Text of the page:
Sidewall, Rombico, 2010
This is a sidewall. It was manufactured by Osborne and Little. It is dated 2010. Its medium is holographic foil on non-woven ground, laser engraved.
Gift of one full roll of the Rombico pattern, a holographic foil on paper. The pattern is formatted in a diamond-trellis design, a traditional wallpaper pattern, but that’s where all tradition stops. Unlike the highly reflective Mylar foil wallpapers which give a straight reflection, Rombico reflects more in the manner of a convex mirror. Given the diamond trellis formatting, it casts 100’s of reflections across the paper’s surface, and is more akin to the reflections of Thousand eye or Thumbprint pressed glass from the late nineteenth century than a traditional looking glass.
Osborne & Little is a British manufacturer and retailer of upmarket wallpaper and fabrics with showrooms worldwide. It was established in 1968 by Sir Peter Osborne and his brother-in-law, Antony Little, in the King's Road, Chelsea, section of London.
Reflective wallcoverings have a long history, from applied gold leaf and printed metallic pigments in the eighteenth century, to stamped foil designs in the mid-nineteenth century, to aluminum and Mylar foils in the twentieth century. Developments in lighting, as well as printing techniques, have lead to the evolution of this class of wallcoverings.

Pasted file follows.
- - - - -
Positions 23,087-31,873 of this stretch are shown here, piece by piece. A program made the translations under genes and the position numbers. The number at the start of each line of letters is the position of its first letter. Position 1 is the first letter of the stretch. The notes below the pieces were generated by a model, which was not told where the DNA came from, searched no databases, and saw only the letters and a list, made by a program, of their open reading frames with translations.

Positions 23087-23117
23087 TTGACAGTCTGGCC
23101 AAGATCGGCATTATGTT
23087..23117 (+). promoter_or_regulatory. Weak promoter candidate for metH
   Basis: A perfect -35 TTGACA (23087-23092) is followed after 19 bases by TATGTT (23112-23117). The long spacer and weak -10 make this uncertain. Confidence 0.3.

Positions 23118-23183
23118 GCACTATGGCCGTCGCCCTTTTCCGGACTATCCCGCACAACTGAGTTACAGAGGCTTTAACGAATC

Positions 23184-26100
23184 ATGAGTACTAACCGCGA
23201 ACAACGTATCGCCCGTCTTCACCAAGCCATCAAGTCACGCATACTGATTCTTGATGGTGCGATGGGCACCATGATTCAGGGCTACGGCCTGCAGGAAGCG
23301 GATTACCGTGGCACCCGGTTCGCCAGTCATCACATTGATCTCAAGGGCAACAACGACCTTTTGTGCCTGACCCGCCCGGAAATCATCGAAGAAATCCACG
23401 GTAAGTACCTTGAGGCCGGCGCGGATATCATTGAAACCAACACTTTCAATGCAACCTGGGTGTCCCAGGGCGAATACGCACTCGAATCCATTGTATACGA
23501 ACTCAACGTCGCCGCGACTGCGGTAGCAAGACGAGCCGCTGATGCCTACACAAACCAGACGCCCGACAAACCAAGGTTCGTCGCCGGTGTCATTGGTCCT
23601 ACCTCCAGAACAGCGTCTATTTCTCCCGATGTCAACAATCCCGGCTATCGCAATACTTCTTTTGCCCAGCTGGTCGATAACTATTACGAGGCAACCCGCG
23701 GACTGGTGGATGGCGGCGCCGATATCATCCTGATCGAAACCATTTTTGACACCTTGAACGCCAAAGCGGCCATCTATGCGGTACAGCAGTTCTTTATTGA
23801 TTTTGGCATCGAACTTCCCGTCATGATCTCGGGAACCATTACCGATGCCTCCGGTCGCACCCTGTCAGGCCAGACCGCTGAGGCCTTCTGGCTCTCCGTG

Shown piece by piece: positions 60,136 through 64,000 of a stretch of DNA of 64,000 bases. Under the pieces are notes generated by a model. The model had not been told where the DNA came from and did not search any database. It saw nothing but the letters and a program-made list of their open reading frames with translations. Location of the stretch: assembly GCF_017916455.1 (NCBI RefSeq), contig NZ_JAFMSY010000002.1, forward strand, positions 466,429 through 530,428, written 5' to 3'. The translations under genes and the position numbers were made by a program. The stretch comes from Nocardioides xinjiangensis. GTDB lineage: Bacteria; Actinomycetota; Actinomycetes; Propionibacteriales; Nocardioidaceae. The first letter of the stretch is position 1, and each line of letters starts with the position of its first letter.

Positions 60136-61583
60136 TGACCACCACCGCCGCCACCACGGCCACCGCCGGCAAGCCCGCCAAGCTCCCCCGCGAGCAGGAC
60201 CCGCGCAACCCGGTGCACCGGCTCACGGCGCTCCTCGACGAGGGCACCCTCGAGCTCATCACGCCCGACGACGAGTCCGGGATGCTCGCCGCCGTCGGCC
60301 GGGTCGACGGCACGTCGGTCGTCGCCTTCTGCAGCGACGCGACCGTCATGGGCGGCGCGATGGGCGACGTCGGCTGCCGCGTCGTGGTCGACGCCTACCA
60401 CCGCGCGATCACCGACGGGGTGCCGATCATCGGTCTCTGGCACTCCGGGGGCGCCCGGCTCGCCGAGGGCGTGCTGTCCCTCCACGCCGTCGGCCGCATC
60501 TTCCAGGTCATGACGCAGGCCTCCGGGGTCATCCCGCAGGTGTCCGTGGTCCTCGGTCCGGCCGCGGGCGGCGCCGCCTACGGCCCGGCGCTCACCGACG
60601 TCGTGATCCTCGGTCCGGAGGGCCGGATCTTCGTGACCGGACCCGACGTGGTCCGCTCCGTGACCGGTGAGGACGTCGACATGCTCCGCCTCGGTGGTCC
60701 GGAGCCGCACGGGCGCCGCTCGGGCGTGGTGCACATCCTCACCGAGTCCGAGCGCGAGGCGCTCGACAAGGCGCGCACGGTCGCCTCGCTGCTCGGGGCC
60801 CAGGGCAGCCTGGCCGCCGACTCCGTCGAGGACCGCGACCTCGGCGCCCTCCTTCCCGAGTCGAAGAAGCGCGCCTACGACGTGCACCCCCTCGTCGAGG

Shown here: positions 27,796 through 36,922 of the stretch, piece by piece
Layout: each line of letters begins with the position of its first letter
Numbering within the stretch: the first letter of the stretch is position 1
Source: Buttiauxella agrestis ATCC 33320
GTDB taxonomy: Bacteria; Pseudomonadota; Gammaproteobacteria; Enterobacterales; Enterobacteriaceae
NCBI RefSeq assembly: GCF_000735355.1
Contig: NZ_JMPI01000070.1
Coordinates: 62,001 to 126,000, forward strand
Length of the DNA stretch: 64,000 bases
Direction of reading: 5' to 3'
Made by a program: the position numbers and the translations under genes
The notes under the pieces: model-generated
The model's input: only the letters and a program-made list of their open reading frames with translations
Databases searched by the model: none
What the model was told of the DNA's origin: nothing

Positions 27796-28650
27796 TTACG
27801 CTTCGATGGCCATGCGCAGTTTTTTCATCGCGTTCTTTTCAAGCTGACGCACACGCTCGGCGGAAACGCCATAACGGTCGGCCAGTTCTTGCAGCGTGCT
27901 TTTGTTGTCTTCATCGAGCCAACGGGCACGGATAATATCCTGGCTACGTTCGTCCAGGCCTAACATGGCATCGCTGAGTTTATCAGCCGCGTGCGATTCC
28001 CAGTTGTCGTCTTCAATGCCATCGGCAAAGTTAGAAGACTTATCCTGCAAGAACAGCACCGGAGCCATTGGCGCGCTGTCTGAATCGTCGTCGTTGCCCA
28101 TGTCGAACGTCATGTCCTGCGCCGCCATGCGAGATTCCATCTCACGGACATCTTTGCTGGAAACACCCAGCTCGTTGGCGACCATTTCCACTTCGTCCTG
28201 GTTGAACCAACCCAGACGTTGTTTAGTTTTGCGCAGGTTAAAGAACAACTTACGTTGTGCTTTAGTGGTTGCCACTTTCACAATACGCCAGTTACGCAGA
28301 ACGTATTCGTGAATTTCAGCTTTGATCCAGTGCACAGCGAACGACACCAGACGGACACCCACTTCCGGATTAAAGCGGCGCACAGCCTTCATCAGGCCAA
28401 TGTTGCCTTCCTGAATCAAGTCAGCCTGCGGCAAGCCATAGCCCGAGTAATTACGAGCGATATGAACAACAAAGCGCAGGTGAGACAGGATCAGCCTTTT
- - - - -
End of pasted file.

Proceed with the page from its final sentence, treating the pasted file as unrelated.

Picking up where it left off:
The use of aluminum foil as a wallpaper ground dates back to the late 1920s. An early classic example is the “Nicotene” wallpaper designed by Donald Deskey for Radio City Music Hall. Mylar was a polyester film developed by Dupont in 1952, and by the late 1960s it had become popular as a wallpaper ground. Mylar wallcoverings remained fashionable into the 1970s and have made a resurgence in recent years.
This fun and clever design would be an asset to the museum's group of reflective wallcoverings, as well as the more general group of contemporary British design.
This object was
Osborne & Little.
It is credited
Courtesy of Osborne & Little.
Its dimensions are
L x W: 1005.8 × 53.3 cm (33 ft. × 21 in.)
This object was previously on display as a part of the exhibition Thom Browne Selects.